The Concept


Cadence (RPM’s) has an influence on fatigue, power output and economy on the bike.  There are two ways to make your bicycle go faster; push a larger gear and/or complete more revolutions per minute of the pedals. By increasing your cadence you can increase wattage and pace while putting less stress on your muscular system than you would while pushing a larger gear.

The Rationale

To watch a cyclist with effortless and fluid motion is a thing of beauty. They are more likely to maximize efficiency, avoid injury and prevent mechanicals. The load placed on the knee, for example, at 75 RPM’s vs. 100 RPM’s at the same speed is very different. The load placed on your muscular system is also very different – higher at lower RPM’s – and so with proper training you will be able to maintain a high pace/power level at 100 RPM’s for a longer period of time.

Different events require a different cadence.  The metabolic cost of mashing a big gear at 70 RPM’s during a cyclocross race is too high, as is trying to maintain 120 RPM’s.  Maximum efficiency reached during a road sprint is at 120+, while an ultra-endurance event requires a much lower cadence (65 – 85 RPM’s).  Cross is somewhere in the middle and maximum efficiency, similar to a 20 – 40 K TT, falls in the neighborhood of 90 – 100 RPM’s.


Jamming out of the myriad of corners faced in cross race is also a huge contributor to the overall fatigue experienced during a race.  Coming out in a big gear is akin to a dead lift; corner after corner.  A nice high, smooth motion will reduce that effect tremendously.   My favorite guy to watch to this end in the CCC series is Brian Conant.  We train together occasionally and he is almost always in a lower gear than everyone else and you can see for yourself on race day how quickly and smoothly he jets out of every corner.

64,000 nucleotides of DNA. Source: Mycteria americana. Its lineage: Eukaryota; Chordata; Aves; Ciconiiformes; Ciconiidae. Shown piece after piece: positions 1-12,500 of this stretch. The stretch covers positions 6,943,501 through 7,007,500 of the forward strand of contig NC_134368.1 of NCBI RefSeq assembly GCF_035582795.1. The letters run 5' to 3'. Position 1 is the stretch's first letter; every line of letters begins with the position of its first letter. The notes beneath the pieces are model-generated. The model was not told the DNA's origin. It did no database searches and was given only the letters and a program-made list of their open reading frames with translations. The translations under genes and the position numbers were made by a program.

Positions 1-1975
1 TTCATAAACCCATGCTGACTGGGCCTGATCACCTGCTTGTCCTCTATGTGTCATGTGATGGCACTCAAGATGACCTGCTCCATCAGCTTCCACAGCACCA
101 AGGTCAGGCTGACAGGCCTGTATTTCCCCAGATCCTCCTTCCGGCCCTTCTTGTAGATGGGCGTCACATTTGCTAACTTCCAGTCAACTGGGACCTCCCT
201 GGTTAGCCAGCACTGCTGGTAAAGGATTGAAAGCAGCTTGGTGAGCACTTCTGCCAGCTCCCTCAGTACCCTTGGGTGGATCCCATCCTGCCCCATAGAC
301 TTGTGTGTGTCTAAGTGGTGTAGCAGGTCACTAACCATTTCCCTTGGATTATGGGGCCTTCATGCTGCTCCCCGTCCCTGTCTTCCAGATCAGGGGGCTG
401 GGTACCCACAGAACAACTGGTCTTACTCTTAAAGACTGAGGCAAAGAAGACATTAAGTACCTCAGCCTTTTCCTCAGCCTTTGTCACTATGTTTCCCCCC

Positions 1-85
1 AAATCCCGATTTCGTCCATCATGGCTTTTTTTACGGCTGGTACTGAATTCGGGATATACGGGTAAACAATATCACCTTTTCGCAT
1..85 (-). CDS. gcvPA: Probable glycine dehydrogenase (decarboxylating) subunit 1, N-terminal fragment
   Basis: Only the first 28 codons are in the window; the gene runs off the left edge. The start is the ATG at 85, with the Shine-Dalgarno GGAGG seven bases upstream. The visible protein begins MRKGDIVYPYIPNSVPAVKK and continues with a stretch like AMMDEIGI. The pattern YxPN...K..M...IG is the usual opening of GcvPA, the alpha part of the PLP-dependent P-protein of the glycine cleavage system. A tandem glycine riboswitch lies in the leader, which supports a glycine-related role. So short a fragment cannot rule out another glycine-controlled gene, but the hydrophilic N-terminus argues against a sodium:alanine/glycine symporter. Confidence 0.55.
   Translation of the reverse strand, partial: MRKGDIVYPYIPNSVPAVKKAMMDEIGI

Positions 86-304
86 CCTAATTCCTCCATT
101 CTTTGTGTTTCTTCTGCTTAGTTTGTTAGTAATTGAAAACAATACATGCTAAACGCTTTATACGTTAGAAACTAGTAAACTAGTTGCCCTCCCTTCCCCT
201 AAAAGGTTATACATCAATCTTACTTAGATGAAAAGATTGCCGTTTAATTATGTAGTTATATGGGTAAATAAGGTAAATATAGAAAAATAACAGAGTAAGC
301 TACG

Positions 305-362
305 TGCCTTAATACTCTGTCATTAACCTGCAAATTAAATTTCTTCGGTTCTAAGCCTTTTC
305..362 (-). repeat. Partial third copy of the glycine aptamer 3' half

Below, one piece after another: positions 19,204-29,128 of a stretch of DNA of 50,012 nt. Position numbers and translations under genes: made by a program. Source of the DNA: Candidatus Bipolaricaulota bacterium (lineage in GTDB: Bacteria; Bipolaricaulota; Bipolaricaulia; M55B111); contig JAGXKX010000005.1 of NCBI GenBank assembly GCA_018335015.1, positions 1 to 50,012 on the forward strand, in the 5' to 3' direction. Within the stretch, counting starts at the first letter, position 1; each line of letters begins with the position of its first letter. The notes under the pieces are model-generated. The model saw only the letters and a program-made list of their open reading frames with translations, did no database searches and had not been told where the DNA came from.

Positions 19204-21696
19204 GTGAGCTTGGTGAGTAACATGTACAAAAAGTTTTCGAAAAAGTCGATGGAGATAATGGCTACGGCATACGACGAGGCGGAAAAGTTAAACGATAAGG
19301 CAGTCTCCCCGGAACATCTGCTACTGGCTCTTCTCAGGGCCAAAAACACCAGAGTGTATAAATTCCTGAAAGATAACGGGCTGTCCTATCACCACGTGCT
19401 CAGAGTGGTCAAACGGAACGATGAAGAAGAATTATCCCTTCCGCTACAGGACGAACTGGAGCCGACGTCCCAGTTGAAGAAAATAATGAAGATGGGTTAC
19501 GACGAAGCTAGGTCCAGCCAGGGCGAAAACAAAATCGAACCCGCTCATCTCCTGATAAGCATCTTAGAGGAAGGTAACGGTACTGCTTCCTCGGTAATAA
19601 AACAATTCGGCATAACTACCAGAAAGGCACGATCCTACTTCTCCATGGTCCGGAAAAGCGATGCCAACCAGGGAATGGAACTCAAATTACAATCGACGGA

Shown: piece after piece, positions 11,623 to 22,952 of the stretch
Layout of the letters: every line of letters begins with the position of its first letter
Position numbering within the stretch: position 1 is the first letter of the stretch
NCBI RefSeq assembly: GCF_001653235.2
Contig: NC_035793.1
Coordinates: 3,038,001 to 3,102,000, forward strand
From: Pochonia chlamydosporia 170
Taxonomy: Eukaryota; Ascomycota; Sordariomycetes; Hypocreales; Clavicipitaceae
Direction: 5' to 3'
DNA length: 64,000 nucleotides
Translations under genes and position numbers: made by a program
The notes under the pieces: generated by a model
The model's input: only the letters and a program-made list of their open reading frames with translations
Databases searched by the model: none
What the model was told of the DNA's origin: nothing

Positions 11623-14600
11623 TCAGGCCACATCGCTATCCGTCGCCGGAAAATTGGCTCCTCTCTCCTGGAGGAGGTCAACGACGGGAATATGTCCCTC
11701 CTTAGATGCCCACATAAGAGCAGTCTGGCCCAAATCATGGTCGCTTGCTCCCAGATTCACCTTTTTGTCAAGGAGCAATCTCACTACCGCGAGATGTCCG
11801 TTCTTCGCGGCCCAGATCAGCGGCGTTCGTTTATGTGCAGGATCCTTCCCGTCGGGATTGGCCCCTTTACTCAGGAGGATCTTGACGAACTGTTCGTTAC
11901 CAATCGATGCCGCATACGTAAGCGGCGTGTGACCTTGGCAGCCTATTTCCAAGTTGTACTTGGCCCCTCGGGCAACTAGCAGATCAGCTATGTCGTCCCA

The Work


The idea is not to become comfortable at 130 RPM’s. It is to be comfortable at 95 or 100 RPM’s….but truly comfortable and fluid. The athletes that I coach usually find these to be the most difficult rides during the offseason. By end the base period though they find increased wattage without increased load derived from their newly developed neuromuscular system and pedal stroke. This is just one example of many options and these are so hard to complete that a custom approach to each cyclist is not a bad idea.  Don’t worry about power, use as easy a gear ratio as necessary to maintain cadence:

100 RPMs for 5 minutes 1 minute off 105 RPM’s for 5 minutes 1 minute off 110 RPM’s for 5 minutes 1 minute off 115 RPM’s for 5 minutes 1 minute off 115 RPM’s for 5 minutes 1 minute off 120 RPM’s for 5 minutes 1 minute off 125 RPM’s for 5 minutes 1 minute off 130 RPM’s for 5 minutes 1 minute off 135 RPM’s for 5 minutes

These are “to fail”, meaning hang in there as long as you can and when you can’t keep the pace any longer the set is over, re-group and recover for the next.  If you make it to 2 minutes into the 125 set then the goal for the next is to hang in to 130.   As with all rides warm up for at least 15 minutes and down for at least 10. The above is one set and try to build to three over the course of your base period. Each set should be followed by 6 minutes of recovery. It is meant to be done on a trainer or rollers as I cannot imagine doing this on the road!


Since riding a trainer pretty well blows this time of year you may rather go for an outdoor-friendly version.  As you become more comfortable with these you can add additional sets at increased cadence:


90 RPMs for 5 minutes

1 minute recovery

95 RPM’s for 5 minutes

1 minute recovery

100 RPM’s for 4 minutes

1 minute recovery

105 RPM’s for 4 minutes

1 minute recovery

110 RPM’s for 3 minutes

1 minute recovery

115 RPM’s for 3 minutes

1 minute recovery

120 RPM’s for 2 minutes


Questions?  E-mail me at [email protected]


Rob Kelley